ALBANY — He didn’t want to talk about it Monday.
But, yes, University at Albany sophomore TD Ierlan was capable of looking at this year’s NCAA men’s lacrosse tournament bracket and seeing the possible road ahead of the second-seeded Great Danes.
Which, when it comes to Ierlan, means he understood the matchup that so many have talked about wanting to see this May — Denver vs. UAlbany, with best-in-the-country faceoff specialists Ierlan and senior Trevor Baptiste going at it — is a possibility in the quarterfinals.
“But our main focus right now is Richmond,” Ierlan said.
The Spiders, at 11-5 and with an RPI of 29, are second-seeded UAlbany’s opponent 5 p.m. Saturday at Tom & Mary Casey Stadium.
UAlbany’s first round opponent is no pushover . . . but it is kind of hard to ignore the ample storylines potentially ahead of the Great Danes.
For starters, against Richmond, the small world of lacrosse makes it so that there are several connections between players and coaches from each side. Notably, UAlbany senior Connor Fields — who said last weekend he expects to play this upcoming weekend — was high school teammates with Richmond senior Layne Collins, who is tied as the Spiders’ seventh-leading scorer on the season.
After a matchup with Richmond, though, is when things really get fun involving the Great Danes. With a first round win, UAlbany would play the winner of No. 7 Notre Dame vs. Denver.
The Great Danes have previous experience with Notre Dame — and it is of the heartbreaking variety. UAlbany lost in 2014 and 2015 to Notre Dame in the quarterfinals, with the 2014 defeat being an especially tough one for the Great Danes. In that 2014 game, UAlbany led 12-7 early in the fourth quarter before losing 14-13 in overtime.
In a potential meeting with Denver, Baptiste vs. Ierlan is a matchup that would dominate the national lacrosse scene’s attention for the full week leading up to the game. Baptiste is generally considered the greatest faceoff specialist in the history of college lacrosse, while Ierlan — the nation’s leader in faceoff winning percentage this season — is on pace to break Baptiste’s records.
In the semifinals? UAlbany, if it gets to that point, would face one of four teams: No. 3 Yale, No. 6 Loyola, UMass or Virginia. From those four teams, Yale is the team which would generate the most buzz as an opponent for the Great Danes. The Bulldogs beat UAlbany 14-6 a few weeks ago.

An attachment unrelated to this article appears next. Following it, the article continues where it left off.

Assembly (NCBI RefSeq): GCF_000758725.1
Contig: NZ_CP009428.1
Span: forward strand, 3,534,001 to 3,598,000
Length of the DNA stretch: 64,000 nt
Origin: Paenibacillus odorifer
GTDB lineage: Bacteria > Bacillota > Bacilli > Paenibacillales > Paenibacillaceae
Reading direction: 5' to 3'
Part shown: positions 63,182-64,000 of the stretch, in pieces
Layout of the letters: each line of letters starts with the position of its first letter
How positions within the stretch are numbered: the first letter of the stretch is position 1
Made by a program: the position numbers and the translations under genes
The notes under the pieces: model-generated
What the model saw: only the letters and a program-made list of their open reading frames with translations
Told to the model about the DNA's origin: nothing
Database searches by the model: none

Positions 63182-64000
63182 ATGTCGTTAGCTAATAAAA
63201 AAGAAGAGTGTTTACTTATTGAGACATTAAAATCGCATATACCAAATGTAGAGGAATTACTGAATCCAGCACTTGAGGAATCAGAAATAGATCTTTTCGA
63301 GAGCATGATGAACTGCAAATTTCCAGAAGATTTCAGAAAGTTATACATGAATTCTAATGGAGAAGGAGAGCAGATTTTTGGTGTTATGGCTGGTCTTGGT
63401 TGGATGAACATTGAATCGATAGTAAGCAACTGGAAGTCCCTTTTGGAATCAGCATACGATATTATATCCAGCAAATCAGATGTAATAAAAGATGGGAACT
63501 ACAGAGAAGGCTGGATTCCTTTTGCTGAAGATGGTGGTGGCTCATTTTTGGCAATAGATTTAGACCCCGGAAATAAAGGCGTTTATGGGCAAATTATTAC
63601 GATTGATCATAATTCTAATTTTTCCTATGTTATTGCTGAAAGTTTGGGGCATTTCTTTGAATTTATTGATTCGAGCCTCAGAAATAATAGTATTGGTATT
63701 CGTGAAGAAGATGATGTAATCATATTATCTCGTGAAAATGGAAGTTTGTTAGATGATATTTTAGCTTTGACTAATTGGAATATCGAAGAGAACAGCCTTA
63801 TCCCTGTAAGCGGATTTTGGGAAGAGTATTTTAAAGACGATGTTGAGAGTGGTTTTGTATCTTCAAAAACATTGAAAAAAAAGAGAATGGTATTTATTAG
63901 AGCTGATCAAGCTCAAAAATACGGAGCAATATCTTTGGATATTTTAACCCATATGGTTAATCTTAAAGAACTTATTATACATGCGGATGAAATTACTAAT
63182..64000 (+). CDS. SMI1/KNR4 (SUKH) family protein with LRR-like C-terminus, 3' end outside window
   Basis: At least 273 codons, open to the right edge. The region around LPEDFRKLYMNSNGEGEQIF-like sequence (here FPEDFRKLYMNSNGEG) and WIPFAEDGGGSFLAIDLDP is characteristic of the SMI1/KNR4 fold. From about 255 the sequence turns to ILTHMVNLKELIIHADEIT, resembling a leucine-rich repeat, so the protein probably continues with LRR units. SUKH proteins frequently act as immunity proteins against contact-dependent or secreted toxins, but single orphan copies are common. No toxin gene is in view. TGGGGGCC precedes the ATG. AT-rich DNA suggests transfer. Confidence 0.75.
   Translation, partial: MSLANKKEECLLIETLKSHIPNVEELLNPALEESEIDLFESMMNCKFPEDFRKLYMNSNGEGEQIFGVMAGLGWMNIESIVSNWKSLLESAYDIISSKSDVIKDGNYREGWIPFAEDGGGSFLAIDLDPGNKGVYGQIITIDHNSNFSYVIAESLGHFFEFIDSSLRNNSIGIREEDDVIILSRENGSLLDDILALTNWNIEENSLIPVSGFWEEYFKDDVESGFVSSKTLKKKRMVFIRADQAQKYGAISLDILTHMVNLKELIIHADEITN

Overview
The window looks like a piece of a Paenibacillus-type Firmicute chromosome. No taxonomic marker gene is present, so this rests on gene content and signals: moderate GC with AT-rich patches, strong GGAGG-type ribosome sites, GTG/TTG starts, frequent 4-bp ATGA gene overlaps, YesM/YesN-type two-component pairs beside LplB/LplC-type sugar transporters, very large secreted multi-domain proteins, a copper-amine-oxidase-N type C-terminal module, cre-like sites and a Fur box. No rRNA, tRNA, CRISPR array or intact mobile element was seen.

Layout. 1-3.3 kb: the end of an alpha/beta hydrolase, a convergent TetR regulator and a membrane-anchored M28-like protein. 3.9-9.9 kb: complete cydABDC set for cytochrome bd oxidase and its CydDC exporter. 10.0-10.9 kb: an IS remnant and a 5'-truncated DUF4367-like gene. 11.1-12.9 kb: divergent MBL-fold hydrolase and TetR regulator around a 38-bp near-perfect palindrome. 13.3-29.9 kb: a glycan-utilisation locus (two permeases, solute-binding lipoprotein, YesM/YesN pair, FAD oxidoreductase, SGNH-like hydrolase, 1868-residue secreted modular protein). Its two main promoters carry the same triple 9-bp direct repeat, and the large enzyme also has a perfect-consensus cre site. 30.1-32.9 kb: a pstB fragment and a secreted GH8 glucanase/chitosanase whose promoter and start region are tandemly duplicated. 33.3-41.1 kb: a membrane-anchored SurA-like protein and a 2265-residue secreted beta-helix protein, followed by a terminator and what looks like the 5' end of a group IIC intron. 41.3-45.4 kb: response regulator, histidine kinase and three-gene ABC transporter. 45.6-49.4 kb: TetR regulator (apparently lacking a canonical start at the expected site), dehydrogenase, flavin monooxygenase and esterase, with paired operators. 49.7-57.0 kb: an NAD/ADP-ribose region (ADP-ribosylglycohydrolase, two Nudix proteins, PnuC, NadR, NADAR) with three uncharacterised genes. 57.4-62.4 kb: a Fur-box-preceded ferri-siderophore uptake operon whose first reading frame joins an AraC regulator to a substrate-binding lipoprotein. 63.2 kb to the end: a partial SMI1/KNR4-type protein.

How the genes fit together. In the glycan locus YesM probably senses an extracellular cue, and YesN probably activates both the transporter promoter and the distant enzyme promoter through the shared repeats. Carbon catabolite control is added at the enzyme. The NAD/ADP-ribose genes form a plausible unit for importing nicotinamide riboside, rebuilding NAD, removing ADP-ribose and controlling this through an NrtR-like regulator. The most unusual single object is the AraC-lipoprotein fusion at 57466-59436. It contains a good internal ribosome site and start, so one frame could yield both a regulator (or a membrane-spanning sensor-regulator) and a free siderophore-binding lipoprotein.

If UAlbany finds a way through its first three rounds, there are three potential championship matchups involving UAlbany and seeded teams from the other side of the bracket that would have wide appeal.
Against No. 8 Syracuse, UAlbany would get to play its in-state rival, with whom it competes the hardest for recruits, where it most wants the chance to play the Orange: outdoors.
Against No. 1 Maryland, the Great Danes would rekindle a rivalry with the school Scott Marr left his job as an assistant coach to become UAlbany’s head coach. Those teams have played memorable games in recent years, too, including earlier this year when the Great Danes used a 5-0 run to win 11-10 in College Park in a matchup of the two top-ranked teams in the country.
And against No. 5 Johns Hopkins?
Well, that one is easy to sell to a wide audience. Johns Hopkins is where Marr played — and where his son Kyle Marr currently stars.
“I’m just happy our only chance to meet is in the final. That would be a dream come true if we both were in the final,” Scott Marr said. “If it comes to that and we play each other, that would be a great thing for our family.”
Kyle Marr is tied as the second-leading scorer this season for Johns Hopkins. His father said he is proud of what his son has accomplished in his own playing career, even if the success of son and dad puts both in an awkward position down the road.
“But, at the same time, he chose to go to Hopkins and take his path — and I’m on my path with my guys,” Scott Marr said. “I want to win it for my guys.”
Scott Marr, though, is quick to point out there is little point in engaging about hypothetical matchups. His team needs to eliminate Richmond — and its focus cannot be anywhere else.
The Great Danes are buying into that, too. Ierlan, asked a follow-up question about potentially facing Baptiste in the quarterfinals, smiled as he used his answer to redirect attention back to UAlbany’s matchup with Richmond.
“Oh, man,” Ierlan said. “You’re killing me.”
Reach Michael Kelly at [email protected] or @ByMichaelKelly on Twitter.
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